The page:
Vorwort | pp. 7
Nachrichten aus dem Institut
Antonino De Francesco - 1814. Der Untergang des Königreichs Italien
During the Congress of Vienna, the Austrian diplomacy considered the dominion of the Italian peninsula of fundamental importance for establishing Habsburg primacy in continental Europe. It was an ancient aspiration, which—despite the several defeats suffered by Napoleon—the Habsburg never gave up and they started accomplishing it during the Italian military campaign of 1814. On that occasion, Metternich succeeded convincing Napoleon’s stepson, Eugène de Beauharnais, viceroy of the Kingdom of Italy, to open the way to Milan to the Austrian troops. In so doing, he could anticipate his allies, both the British troops led by Lord Bentinck and the king of Naples, Joachim Murat, and thus reestablish Austrian rule in Lombardy. A reappraisal of the political game played during the 1814 military campaign in Northern Italy shows how that conclusion clashed with the Italian hopes for independence and it may explain why the consequences of the Austrian victory were so exacting on the Italian peninsula of the nineteenth-century.
Giovanni Orsina - Die Krise des liberalen Italiens. Die Rolle der Institutionen
This essay analyzes the crisis of the Italian liberal regime in the early 1920s by adopting an institutional perspective. Before the Great War, the Italian political system had reached a peculiar but relatively stable condition. This stability—which the essay describes in its first section—was based on a number of premises: a limited suffrage; the hegemony of the liberals; the absence of organized parties, or their limited and marginal role; the political relevance of the monarch. The liberal legal culture interpreted and at the same time legitimized this set of institutional arrangements. The second section of the essay describes how the Great War destroyed the elements mentioned before: universal manhood suffrage was introduced, the liberals lost their hegemonic position, organized parties—notably the People’s Party and the Socialists—were formed or grew in importance. The old rules that had governed the system until then did not hold any longer. However, the resilience of the liberal legal culture as well as the electoral and political relevance that the liberals were capable of preserving prevented the Italian political system from reaching a new stability based on organized parties—as is demonstrated by the lively political and constitutional debate of the early 1920s, notably on the new parliamentary regulations introduced in the Summer of 1920. The resulting institutional instability must be considered one of the factors that led to the fascist seizure of power.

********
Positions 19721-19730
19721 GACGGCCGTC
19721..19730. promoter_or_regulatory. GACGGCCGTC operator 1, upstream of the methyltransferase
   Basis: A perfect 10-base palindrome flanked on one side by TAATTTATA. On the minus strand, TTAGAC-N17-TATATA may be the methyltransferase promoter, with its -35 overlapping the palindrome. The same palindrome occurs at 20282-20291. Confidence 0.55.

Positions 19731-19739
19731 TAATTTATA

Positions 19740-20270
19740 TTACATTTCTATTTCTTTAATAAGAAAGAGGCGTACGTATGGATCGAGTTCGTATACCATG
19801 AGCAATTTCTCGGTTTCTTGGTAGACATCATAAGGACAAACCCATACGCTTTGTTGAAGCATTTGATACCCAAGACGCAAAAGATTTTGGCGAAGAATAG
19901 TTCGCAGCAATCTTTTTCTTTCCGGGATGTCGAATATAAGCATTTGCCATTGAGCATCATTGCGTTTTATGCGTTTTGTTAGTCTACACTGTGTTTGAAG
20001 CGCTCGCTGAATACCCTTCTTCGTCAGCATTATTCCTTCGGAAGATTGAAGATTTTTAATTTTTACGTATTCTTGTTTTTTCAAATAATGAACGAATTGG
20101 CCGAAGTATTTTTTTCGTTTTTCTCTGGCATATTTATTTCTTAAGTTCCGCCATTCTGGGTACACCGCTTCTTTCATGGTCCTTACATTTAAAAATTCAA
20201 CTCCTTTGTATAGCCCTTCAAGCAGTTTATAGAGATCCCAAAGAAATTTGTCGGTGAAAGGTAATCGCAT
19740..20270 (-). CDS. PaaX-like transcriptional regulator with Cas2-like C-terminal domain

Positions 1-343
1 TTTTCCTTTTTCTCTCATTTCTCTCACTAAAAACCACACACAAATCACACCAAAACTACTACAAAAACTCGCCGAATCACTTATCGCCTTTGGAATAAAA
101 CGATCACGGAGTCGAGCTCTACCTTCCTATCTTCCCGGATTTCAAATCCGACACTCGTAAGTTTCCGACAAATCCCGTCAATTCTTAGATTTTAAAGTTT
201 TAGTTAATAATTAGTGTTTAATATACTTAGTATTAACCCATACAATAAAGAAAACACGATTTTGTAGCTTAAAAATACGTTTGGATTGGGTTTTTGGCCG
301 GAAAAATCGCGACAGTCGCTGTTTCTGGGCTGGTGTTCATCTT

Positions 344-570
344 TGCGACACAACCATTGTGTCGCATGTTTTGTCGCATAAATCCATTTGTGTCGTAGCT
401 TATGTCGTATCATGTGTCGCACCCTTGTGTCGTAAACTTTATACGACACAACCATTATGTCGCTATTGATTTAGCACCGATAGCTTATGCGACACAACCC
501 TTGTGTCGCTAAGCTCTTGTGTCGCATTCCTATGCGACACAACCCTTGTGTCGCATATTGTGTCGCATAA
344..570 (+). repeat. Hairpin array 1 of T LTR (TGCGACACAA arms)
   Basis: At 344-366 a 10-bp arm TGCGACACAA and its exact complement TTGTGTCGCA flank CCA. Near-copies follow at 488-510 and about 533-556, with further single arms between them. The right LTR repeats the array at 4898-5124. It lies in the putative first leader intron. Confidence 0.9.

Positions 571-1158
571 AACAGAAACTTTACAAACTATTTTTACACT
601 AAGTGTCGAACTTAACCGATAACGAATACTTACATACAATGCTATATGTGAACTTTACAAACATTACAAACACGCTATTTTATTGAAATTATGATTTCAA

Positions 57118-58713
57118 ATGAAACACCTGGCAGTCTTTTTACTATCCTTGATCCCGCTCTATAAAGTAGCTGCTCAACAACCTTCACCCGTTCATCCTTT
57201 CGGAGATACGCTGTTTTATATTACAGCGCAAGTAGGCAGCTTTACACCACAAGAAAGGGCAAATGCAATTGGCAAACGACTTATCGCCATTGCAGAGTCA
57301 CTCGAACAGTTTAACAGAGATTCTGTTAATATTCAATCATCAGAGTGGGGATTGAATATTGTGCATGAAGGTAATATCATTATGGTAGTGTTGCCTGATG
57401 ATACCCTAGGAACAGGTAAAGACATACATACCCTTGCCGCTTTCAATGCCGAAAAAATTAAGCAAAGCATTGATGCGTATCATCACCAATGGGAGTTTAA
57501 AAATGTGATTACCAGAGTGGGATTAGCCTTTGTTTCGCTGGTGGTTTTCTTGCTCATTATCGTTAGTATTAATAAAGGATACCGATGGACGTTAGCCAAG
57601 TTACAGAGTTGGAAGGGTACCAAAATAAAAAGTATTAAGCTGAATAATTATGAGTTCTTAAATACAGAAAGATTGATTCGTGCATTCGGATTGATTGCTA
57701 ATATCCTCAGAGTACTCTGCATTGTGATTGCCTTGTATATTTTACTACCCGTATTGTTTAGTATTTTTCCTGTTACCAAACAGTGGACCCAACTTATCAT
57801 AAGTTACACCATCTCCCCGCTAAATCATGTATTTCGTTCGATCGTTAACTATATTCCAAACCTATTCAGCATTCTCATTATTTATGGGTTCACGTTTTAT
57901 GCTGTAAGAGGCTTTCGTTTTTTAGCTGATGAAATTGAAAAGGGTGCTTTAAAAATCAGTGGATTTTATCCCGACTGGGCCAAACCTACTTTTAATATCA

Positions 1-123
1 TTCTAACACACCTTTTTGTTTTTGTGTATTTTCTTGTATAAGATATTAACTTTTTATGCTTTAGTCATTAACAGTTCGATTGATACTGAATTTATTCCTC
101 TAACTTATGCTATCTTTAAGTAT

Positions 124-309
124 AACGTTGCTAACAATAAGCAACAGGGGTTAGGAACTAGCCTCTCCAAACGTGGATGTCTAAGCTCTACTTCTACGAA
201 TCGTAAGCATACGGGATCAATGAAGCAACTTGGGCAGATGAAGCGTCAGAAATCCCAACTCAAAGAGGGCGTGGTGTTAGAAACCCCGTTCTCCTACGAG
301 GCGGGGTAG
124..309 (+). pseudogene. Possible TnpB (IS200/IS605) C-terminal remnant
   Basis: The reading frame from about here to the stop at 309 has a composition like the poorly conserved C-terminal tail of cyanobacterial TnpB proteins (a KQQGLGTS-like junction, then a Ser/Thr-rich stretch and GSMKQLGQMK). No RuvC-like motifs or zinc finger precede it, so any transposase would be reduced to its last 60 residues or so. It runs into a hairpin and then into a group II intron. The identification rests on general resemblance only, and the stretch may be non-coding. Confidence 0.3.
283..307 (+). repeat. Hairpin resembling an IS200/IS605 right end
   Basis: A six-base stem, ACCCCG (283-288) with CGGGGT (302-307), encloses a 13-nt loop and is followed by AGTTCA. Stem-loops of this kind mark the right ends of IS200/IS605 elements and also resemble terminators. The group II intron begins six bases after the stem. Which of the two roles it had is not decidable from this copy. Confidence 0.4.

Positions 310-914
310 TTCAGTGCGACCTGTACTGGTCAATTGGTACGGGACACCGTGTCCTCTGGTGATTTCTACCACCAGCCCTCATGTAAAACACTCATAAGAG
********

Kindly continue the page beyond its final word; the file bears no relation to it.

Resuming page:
Roberto Pertici - «Kräfte des Krieges» und «Kräfte der Revolution»in der italienischen Politik zwischen Libyenkrieg und Kriegseintritt
In his famous lectures in Oxford in 1929, Élie Halévy elaborated an interpretation of the global crisis of 1914-1918. He attempted «to define the collective forces, the collective feelings and movements of public opinion, which, in the early years of the twentieth century, made for strife», in other words, to break both the internal balance of the European countries and the international one. Halévy identified them in the forces pressing to war and those aiming at revolution. He acutely noticed the «striking resemblance» and correlation that started between them. The paper outlines the action of these forces in the Italian political framework from the Libyan war up to the Italian intervention in World War I, when the system of notables, which had ruled the country in the first fifty years after the Unification, started to show clear signs of crisis. The collective forces calling for war and some of those aiming at revolution fought in the streets and in the newspapers for the entry of Italy into the conflict to break an already precarious balance in Italy and in Europe: each of them, of course, hoped for a different outcome of such a break. Salandra’s liberal-conservatives pointed to war and victory to confirm the centrality of liberal politicians who were concerned about the crisis of their grip on society. As it almost always happens in history, the war had unintended consequences and opened a new phase, in which, however, it is possible to find certain elements already present in the pre-war crisis.
Pierangelo Schiera - Preußisch Blau
The blue color of the uniform worn by Frederick the Great is the pretext used by the author to conduct a quick review of Prussian-German history over the last three centuries. The essay traces a synoptic view from the establishment of the first academic chairs in cameral sciences in 1717 up until the elimination of Prussia from the historical-geographical world map at the end of World War II. This view brings into prominence the color of melancholy in the historical events of Germany along the lines suggested by Dürer in his Melencolia I since 1514. On the one hand, the pragmatism of a people and its rulers, on the other, the capacity of accompanying growth with highest achievements in philosophy, the sciences, arts, and literature: these two traits have characterized and accompanied German history up to the catastrophe of National Socialism, but they have also allowed for the country’s rebirth in a spirit of democracy and social and cultural well-being. This paper is a tribute to the country that more than any other has expressed—in the last centuries of European history—the ambiguous and bipolar nature of modernity.